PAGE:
Editorial: US-China trade – a win for whom? [LNG Condensed]
China and the US in January signed their Phase 1 trade deal, but it is far from a major victory for anyone. First, a high level of tariffs, covering about $360bn worth of Chinese imports to the US and more than $100bn of goods flowing in the other direction, remain in place, not least a 25% tariff on Chinese purchases of US LNG.
Second, this is not a deal which promotes free trade, but one which, by requiring Chinese purchases of US goods, perversely may mean even more state intervention in the Chinese economy, as well as risking damage to both China and the US’s trading relations with other partners.
Third, many issues remain unresolved and have been left for Phase 2. No one knows at this point how these negotiations will progress, and how the US will choose to exert leverage in the process. This represents a continuation of the new level of risk in US-Chinese trade relations.
Sticking to the deal
A key element of the agreement is that China boosts its purchases of US agricultural goods by $32bn over the next two years, compared with 2017 levels. For energy products, China must spend $52.4bn, spread over LNG, crude oil, refined products and coal. It is not clear this will happen.
The agreement says, “purchases will be made at market prices based on commercial considerations and that market conditions, particularly in the case of agricultural goods, may dictate the timing of purchases within any given year.” Chinese statements regarding the agreement have said Chinese imports would be based on market demand in line with the country’s economic growth.
Moreover, how are Chinese LNG buyers supposed to increase their purchases of US LNG in the face of a 25% import tariff? It will be easier to increase crude purchases which attract a 5% tariff. Tariffs on refined oil products, which China needs less, are even higher than for LNG.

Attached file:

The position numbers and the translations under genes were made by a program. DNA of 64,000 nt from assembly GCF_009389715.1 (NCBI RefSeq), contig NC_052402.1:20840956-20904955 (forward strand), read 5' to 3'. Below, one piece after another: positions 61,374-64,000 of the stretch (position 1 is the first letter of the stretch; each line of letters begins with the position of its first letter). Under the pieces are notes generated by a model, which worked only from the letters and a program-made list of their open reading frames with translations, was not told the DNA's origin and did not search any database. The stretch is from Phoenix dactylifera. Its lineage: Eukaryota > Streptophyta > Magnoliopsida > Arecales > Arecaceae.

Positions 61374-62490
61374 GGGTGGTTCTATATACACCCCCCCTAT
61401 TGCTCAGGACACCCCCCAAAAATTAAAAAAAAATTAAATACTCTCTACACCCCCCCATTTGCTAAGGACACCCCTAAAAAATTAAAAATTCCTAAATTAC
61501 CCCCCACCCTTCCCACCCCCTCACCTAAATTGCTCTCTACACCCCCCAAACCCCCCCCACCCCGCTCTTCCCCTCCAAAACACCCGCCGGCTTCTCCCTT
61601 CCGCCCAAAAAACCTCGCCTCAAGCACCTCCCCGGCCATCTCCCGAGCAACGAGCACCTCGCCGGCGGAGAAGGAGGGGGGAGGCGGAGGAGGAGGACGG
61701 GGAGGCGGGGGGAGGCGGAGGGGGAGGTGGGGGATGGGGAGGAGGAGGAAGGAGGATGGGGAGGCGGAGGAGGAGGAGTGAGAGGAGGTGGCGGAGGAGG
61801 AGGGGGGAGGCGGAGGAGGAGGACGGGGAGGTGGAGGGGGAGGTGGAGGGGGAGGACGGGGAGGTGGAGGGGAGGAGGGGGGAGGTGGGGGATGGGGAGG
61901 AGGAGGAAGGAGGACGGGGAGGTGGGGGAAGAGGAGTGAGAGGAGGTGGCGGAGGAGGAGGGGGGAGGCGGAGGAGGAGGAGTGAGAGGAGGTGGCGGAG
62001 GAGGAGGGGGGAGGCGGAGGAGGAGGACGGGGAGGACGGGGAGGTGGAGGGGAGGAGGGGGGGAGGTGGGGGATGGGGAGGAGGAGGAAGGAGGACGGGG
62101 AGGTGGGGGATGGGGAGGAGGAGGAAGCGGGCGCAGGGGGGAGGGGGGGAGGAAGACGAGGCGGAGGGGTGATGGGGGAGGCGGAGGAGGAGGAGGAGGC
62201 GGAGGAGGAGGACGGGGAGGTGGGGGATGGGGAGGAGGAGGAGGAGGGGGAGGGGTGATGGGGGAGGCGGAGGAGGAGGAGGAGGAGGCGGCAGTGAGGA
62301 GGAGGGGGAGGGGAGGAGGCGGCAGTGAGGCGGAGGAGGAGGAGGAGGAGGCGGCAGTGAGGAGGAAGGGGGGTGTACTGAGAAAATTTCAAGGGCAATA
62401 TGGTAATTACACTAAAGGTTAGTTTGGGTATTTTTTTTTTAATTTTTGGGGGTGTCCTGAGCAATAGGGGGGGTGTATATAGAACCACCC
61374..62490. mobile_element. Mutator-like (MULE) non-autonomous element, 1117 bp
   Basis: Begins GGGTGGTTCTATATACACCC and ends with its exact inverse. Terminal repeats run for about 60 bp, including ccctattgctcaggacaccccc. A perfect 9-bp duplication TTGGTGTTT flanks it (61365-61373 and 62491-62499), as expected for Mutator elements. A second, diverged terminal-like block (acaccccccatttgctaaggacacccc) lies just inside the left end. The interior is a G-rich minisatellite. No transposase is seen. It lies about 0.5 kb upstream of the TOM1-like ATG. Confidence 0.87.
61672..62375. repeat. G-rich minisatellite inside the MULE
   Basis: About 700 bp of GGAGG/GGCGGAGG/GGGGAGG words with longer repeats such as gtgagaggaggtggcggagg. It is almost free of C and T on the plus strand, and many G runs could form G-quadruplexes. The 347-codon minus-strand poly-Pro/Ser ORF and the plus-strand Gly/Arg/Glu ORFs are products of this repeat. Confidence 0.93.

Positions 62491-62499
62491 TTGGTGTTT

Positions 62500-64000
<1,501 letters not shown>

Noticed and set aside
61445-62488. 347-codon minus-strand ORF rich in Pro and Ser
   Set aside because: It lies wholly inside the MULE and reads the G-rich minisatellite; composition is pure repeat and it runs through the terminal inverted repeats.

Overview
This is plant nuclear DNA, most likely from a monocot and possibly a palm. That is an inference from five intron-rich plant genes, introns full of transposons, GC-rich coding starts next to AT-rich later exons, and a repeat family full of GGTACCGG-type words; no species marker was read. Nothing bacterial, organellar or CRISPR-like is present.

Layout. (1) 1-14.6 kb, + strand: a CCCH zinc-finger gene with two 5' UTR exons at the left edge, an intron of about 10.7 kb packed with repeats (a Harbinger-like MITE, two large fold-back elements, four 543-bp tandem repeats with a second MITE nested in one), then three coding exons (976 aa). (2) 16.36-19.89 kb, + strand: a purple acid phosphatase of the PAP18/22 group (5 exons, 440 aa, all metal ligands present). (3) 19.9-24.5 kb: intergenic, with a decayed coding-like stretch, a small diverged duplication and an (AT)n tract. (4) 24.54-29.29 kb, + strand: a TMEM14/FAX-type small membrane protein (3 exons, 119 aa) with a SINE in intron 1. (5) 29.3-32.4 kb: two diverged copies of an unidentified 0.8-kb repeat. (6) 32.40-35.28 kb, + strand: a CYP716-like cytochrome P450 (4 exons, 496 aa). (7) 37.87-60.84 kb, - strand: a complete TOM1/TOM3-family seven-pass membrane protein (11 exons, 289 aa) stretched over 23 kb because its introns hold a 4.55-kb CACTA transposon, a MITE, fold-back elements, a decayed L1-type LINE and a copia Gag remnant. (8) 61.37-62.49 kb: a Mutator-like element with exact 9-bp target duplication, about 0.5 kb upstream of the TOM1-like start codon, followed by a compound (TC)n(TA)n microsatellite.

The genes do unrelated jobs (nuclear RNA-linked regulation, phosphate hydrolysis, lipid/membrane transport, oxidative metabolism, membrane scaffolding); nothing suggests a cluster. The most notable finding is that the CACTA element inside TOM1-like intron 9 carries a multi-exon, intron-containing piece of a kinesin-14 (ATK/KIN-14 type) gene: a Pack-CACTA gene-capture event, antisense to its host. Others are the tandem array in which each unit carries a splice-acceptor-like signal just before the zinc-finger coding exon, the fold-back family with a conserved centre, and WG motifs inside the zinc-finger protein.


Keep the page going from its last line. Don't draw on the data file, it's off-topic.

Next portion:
The current Chinese import tariff structure appears incompatible with the hike in US energy product purchases required under the Phase 1 agreement, while the disparity in positions suggests the terms of the Phase 1 agreement may not be adhered to, raising the possibility that the US cries foul and reverts to a more aggressive strategy.
Building long-term relations
As such, the Phase 1 agreement does not bring much stability to US-China trade relations. In this context, how likely is it that Chinese LNG buyers will be willing to sign off-take agreements for US LNG, and, even if they do, will financiers attach a higher level of risk to such an agreement in comparison to one with a Japanese or South Korean buyer?
The array of new US LNG projects which remain at the pre-final investment decision stage need long-term partners rather than relying on an uncertain spot market. Without off-take agreements they cannot go to the banks for the capital required for these multi-billion-dollar investments.
China is an obvious source of off-take agreements. According to the International Energy Agency’s (IEA) World Energy Outlook 2019, China’s demand for natural gas will double over the next two decades, rising 370bn m3, more than the rest of developing Asia combined.
Net imports of natural gas from all sources to China are forecast to increase from 122bn m3 in 2018 to 353bn m3 by 2040. LNG will dominate the growth in global gas trade, with Chinese LNG exports rising close to 200bn m3/yr by 2040, compared with 73.5bn m3 in 2018, the IEA estimates.
LNG trade impacts
The 25% tariff on US LNG exports to China, if maintained, will shape the LNG industry in very particular ways -- both positive and negative.
On the one hand, it makes adherence to the Phase 1 deal difficult. And if US LNG lacks access to the Chinese market, it will make Europe a key battleground between Russian pipeline imports and the US, suggesting further attempts by Washington to affect the progress of major Russian pipeline projects such as Nord Stream 2.
On the other, it may hand a bonus to portfolio players, which can act as middle men between US LNG producers and Chinese buyers, optimizing multiple supply sources around the tariff barrier.
But the bottom line is that Phase 1 of the US-China trade deal entrenches distortions in the world economy and the LNG industry, owing to the US’ withdrawal from multilateral rule-based trade agreements in favour of a bilateral, preferential approach. If such agreements remain in place, they will shape the world economy and LNG industry for decades to come.